The cfg files included with patches are themselves editable text files. For instance, the one that comes with the Gravis UltraSound patches has a list of patches included. First there is the definition "bank 0" which means that the following patches are for the general instrument sound bank, then there is an instrument slot number and a patch name. Afterwards there's a "drumset 0" definition which means that the following patches are drums. If you comment out one of the patches, Timidity will no longer play it and will fall back lower in the configuration chain for that particular slot.

While the original Gravis UltraSound patches sound pretty good in its default state, it still has a few issues with World of XEEN music playback. The Clouds of XEEN town theme, for instance, depends on a certain instrument that the Gravis UltraSound gives an oscillating sound to, and it makes the music track sound not as good as it could be. So the solution to that is to comment out that particular patch and let the fallback take care of it. Alternatively, what I did was take another patch set (I took freepats: http://freepats.zenvoid.org/ ), put it below the Gravis UltraSound one, then commented everything out except for the patches I want overridden (this method makes it easy to use trial and error to figure out what instrument doesn't sound right, because you can comment out a half of the patches and then listen again, then repeat, until you find the offending patch). So in the end you get a certain mix of patches that ends up sounding just right.

Over the years I've tried multiple SoundFonts and a few patch sets. Generally what I do in order to test whether the samples I'm using sound right or not is to use four or more "benchmark" MIDI files that test various aspects of the sample pack. My usual tracks I use for testing are Spacecraft from Darkside of XEEN (since it's a quite convoluted track, and every sample pack seems to play it differently for some reason), Entryway from Doom II (it has a wide range of instruments and tests drums fairly well), Crystal Cave from RuneScape (it depends on a certain instrument halving long falloff time to create a crystal-sounding effect, and if it's wrong it sound horrible) and Shamburger from Age of Empires II (also a wide range of instruments tested).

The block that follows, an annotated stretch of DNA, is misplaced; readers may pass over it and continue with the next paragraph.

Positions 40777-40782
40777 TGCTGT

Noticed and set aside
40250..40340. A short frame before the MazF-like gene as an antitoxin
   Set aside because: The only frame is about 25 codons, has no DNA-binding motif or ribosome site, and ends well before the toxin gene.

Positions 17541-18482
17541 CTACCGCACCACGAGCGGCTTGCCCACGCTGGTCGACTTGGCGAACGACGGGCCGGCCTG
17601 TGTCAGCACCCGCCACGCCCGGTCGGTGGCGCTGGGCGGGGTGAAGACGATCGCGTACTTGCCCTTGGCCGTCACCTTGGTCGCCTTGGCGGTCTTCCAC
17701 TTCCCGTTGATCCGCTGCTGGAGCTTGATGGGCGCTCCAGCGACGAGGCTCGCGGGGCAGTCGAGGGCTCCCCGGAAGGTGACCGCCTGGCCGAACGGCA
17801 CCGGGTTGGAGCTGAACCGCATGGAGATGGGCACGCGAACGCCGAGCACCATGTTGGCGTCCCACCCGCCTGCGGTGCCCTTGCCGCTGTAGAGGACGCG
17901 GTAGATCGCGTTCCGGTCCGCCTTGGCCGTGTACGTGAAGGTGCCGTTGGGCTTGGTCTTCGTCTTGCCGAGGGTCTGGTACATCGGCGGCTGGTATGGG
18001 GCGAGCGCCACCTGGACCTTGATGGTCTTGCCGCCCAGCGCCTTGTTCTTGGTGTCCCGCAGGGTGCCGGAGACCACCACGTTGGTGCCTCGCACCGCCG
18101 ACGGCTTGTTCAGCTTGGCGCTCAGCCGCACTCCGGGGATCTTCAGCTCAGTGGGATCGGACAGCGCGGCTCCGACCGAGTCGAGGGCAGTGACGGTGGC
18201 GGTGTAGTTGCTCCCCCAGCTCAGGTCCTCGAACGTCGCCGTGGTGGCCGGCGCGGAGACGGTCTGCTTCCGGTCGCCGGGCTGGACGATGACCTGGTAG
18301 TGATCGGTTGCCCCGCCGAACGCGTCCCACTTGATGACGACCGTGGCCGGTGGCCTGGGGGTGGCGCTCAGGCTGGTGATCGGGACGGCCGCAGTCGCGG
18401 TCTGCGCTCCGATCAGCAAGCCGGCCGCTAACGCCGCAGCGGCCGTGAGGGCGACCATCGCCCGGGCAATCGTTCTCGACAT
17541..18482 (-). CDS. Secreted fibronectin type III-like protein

In case of the Gravis UltraSound patches, in stock configuration it passes the Spacecraft test pretty well, passes Entryway fairly well, passes Crystal Cave with flying colours, and fails Shamburger. Thankfully after a bit of tweaking with the configuration files I made it pass Shamburger pretty well as well. Overall the patch set is awesome at subtle sounds, like the crystal test indicated, hence it creates a really high-fidelity sounding Clouds of XEEN title theme and Town theme 4 from Darkside of XEEN. It fares worse when it comes to drums, however, as the Doom soundtrack sounds slightly dull.

I am yet to see a sample pack that would pass all four tests, but the Gravis UltraSound patch set definitely comes closest to that (and is easily editable at that). Another patch set that I was using before was EAWPATS: http://www.doomworld.com/idgames/?id=13928 I think it failed the Crystal test, however. I might end up using a mix of EAWPATS and the Gravis UltraSound ones to get the best of both worlds, but I need to experiment a bit more with that.